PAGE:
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Is Meth America's No 1 Drug Problem?
July 19, 2006
Maia Szalavitz
Survey of county law enforcement officials skews data for political ends, raises puzzling questions; but media succumbs to press-release "journalism."

The National Association of Counties (NACo) has come out with its latest methamphetamine report and, once again, most of the media has responded unskeptically.

Dozens of headlines around the country announced that meth is "still [the] No. 1 problem drug, "in the country, based on a survey of county law enforcement officials across 44 states. But how reliable was the primary data? What were law enforcement officials basing their responses on?

These questions have particular relevance given that treatment centers and surveys of drug use in the population do not find meth to be the biggest drug problem. Only seven percent of treatment admissions are related to methamphetamine, for example, while cocaine admissions account for double that and heroin and related drugs make up nearly 18 percent. Alcohol accounts for 40 percent.

Moreover, the Sentencing Project only just released a study claiming that “methamphetamine is among the least commonly used drugs” (only 0.2 percent of Americans are regular users) and that the rates of methamphetamine use have remained stable since 1999.

Also, how was it that a survey could find that half of county law enforcement officials believe meth to be a larger problem (more than the amount reporting cocaine, heroin and marijuana as their biggest problem combined) when many of the country's population centers (New York, for example), report than none of the people they arrest test positive for the drug.

Unfortunately, most news organizations didn’t find these questions interesting – nor did they note that the survey was a lobbying document, sponsored by the group in aid of its efforts to get more funding for methamphetamine anti-drug task forces.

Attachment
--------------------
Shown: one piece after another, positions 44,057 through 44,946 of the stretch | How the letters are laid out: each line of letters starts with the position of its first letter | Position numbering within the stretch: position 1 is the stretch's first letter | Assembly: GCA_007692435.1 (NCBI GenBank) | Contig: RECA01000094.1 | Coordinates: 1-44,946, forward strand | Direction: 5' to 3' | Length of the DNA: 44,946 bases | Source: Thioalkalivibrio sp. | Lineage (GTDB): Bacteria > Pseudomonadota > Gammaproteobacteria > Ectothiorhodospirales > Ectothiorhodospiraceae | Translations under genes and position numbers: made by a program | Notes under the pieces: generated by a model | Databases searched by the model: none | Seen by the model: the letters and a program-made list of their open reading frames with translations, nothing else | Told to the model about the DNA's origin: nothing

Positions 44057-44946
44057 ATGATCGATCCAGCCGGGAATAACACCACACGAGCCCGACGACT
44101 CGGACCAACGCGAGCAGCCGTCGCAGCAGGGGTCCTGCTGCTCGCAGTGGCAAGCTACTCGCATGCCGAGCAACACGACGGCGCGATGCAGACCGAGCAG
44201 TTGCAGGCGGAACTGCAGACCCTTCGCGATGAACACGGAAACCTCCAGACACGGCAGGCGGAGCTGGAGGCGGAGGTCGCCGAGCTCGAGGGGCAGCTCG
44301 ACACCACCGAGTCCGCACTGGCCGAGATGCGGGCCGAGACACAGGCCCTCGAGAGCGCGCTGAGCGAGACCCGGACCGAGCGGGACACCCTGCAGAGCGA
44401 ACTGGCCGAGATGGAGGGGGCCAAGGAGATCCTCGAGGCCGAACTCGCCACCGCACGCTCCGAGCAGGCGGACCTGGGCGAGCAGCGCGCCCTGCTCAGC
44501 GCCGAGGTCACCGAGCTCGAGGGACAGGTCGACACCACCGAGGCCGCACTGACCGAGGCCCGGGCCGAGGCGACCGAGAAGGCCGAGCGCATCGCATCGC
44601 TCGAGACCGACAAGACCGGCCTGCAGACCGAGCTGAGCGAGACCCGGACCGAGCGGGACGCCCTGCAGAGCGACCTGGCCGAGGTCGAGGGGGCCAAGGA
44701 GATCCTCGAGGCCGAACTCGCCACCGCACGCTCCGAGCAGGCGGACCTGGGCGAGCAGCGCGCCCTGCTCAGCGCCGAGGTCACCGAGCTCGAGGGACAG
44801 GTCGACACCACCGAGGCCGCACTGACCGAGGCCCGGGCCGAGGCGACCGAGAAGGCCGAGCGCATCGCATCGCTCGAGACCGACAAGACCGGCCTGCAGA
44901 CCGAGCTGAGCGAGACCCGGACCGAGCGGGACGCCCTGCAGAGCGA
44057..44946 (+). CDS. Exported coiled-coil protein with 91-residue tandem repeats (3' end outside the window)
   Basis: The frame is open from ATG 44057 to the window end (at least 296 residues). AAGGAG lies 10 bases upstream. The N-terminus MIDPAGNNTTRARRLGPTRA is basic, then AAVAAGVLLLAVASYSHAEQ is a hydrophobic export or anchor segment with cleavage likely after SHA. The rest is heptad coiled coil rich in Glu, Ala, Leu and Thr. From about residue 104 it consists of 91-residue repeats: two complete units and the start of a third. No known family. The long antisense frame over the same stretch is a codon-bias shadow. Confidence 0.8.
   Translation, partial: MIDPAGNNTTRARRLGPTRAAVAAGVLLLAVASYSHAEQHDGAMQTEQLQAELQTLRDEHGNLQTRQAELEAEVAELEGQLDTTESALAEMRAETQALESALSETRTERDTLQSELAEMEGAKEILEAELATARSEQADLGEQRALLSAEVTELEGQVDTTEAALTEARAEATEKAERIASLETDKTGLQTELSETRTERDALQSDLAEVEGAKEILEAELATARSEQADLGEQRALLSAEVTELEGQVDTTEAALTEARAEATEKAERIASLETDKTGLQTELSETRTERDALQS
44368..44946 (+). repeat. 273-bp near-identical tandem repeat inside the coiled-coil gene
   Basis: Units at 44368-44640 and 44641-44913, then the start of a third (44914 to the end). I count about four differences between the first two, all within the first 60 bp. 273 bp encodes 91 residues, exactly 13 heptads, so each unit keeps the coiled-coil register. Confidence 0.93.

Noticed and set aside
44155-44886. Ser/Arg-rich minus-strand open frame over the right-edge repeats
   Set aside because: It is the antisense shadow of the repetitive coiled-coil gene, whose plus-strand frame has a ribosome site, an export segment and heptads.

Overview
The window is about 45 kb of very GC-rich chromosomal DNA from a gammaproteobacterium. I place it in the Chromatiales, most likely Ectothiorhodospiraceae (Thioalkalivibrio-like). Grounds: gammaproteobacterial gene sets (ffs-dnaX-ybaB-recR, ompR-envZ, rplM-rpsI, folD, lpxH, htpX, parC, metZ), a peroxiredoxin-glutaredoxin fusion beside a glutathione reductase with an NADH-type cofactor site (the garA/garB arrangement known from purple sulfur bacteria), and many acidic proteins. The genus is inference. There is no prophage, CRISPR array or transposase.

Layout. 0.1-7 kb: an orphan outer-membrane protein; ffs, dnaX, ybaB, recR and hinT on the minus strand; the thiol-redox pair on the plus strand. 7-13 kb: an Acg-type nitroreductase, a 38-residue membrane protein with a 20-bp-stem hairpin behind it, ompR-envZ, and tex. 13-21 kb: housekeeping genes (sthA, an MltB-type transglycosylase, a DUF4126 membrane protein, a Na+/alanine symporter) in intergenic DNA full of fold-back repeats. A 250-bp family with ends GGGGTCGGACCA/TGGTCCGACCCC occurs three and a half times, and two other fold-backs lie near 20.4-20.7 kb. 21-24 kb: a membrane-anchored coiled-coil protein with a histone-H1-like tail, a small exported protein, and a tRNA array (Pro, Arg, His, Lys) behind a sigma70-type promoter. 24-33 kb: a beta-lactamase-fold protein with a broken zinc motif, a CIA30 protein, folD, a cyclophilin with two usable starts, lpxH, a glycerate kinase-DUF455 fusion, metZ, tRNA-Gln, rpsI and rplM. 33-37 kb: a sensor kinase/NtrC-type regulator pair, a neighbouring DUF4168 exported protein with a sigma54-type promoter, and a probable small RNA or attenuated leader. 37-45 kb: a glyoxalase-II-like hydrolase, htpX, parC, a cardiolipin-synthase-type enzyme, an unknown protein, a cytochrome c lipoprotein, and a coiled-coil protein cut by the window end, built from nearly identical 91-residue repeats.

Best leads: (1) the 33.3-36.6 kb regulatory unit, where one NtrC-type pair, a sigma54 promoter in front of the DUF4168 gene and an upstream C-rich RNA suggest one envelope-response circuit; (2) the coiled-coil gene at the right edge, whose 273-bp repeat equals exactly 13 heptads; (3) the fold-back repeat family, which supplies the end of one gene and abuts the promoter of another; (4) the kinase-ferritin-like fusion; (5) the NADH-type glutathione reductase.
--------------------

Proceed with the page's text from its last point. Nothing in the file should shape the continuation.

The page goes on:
The Associated Press account, which many news organizations, including the New York Times published, didn’t mention that both liberal and conservative groups have opposed further funding for such task forces due to poor oversight and efficacy, which has led to numerous debacles like one in Tulia, Texas. There, a corrupt agent's false claims resulted in the arrest of some 10 percent of the African-American population.

Meth is undoubtedly the number one problem in many rural areas and it clearly is more prevalent in the West than the East. But in order to drive national crime statistics the way crack cocaine did, it would need to pick up more numbers than the rural areas alone can provide and the trends just don't seem to point in the direction of its doing so (for example, the youth surveys which show declining use).

Kudos to the San Jose Mercury News, however, for its use of McClatchy-Tribune wire copy in some editions (though others curiously seemed to cut these grafs). The fuller story included the following:

“While conducted scientifically, the survey is also a political document intended to rally support for additional federal spending. In some cases, the statistics are skewed to make a point.

County officials, for instance, noted that "100 percent" of counties in California and Arizona reported that meth is the No. 1 drug problem.

Buried on the back of the report is the fact that only three counties in California and one county in Arizona were part of the survey. The report also fails to note that more counties identified meth as the No. 1 drug problem last year - 58 percent of those surveyed, compared with 48 percent this year.

The meth-fighting grants that county officials favor have come under fire from federal auditors. Many appear misdirected because of political pressure, a Justice Department Office of Inspector General auditor warned earlier this year.”

As that old journalistic saw goes, “follow the money.” But if you can’t follow the money, why not, at least, read the actual study, as the reporter for McClatchy-Tribune did? And from there, it wouldn't be such a stretch to do a google search for some context, would it? If press releases were reliable summaries of infallible studies, we wouldn’t need reporters to transcribe them for publication.